The jinn we know as Satan was created from (some sort of) fire. Before his obedience and sincerity were tested through Adam, he had been in the company of angels. Unlike angels, however, who cannot rebel against God (66:6), Satan (called Iblis prior to his test) was free to choose his own path of conduct. When God tested him and the angels by commanding them to prostrate before Adam, the seeds of his conceit and disobedience blossomed and swallowed him. He replied in his vanity: I am better than him. You created me from fire, while You created him from clay (38:76).
Satan was created for important purposes. Since God has free will, He also gave us free will so that we could know good from evil and choose between them. In addition, God gave us great potentials. It is our development of these potentials and the struggle to choose between good and evil that cause us to experience a constant battle in our inner world. Just as God sends hawks upon sparrows so that the latter will develop their potential to escape, He created Satan and allowed him to tempt us so that our resistance to temptation will raise us spiritually and strengthen our willpower. Just as hunger stimulates human beings and animals to further exertion and discovery of new ways to be satisfied, and fear inspires new defenses, so Satan’s temptations cause us to develop our potentials and guard against sin.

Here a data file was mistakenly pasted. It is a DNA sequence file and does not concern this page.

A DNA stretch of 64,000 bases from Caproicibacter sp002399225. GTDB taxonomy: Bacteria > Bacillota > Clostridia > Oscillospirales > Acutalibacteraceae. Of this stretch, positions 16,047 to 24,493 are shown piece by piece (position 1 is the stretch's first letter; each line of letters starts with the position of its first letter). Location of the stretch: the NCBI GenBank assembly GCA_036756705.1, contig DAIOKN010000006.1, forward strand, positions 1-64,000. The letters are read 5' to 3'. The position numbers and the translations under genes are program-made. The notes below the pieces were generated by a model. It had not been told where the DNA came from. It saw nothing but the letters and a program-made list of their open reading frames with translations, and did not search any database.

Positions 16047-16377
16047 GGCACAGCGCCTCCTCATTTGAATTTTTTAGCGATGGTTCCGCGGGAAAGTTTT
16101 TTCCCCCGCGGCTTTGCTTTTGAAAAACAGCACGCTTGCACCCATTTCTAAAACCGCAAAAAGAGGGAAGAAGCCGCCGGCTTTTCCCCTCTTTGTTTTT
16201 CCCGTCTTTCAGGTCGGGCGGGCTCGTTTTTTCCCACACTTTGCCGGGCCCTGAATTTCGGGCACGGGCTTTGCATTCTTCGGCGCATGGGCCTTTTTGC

There is an infinitely long line of spiritual evolution between the ranks of the greatest Prophets and saints down to those of people like Pharaoh and Nimrod. Therefore, it cannot be claimed that the creation of Satan is evil. Although Satan is evil and serves various important purposes, God’s creation involves the whole universe and should be understood in relation to the results, not only with respect to the acts themselves. Whatever God does or creates is good and beautiful in itself or in its effects. For example, rain and fire are very useful, but they also can cause great harm when abused. Therefore, one cannot claim that the creation of water and fire is not totally good. It is the same with the creation of Satan. The main purpose for his existence is to cause us to develop our potential, strengthen our willpower by resisting his temptations, and then rise to higher spiritual ranks.
Evil thoughts, fancies, and ideas that occur to us involuntarily are usually the result of Satan’s whispering. Like a battery’s two poles, there are two central points or poles in the human heart (by “heart” we mean the seat or center of spiritual intellect). One receives angelic inspiration, and the other is vulnerable to Satan’s whispering.
Satan attacks humans from their four sides (7:16–17). Especially when believers deepen their belief and devotion, and if they are scrupulous and delicate in feeling, Satan attacks them more. He does not busy himself much with those who follow him voluntarily and indulge in all that is transitory, but usually seeks out those sincere, devout believers trying to rise to higher spiritual ranks. He whispers new, original ideas to sinful unbelievers in the name of unbelief, and teaches them how to struggle against true religion and those who follow it (6:121).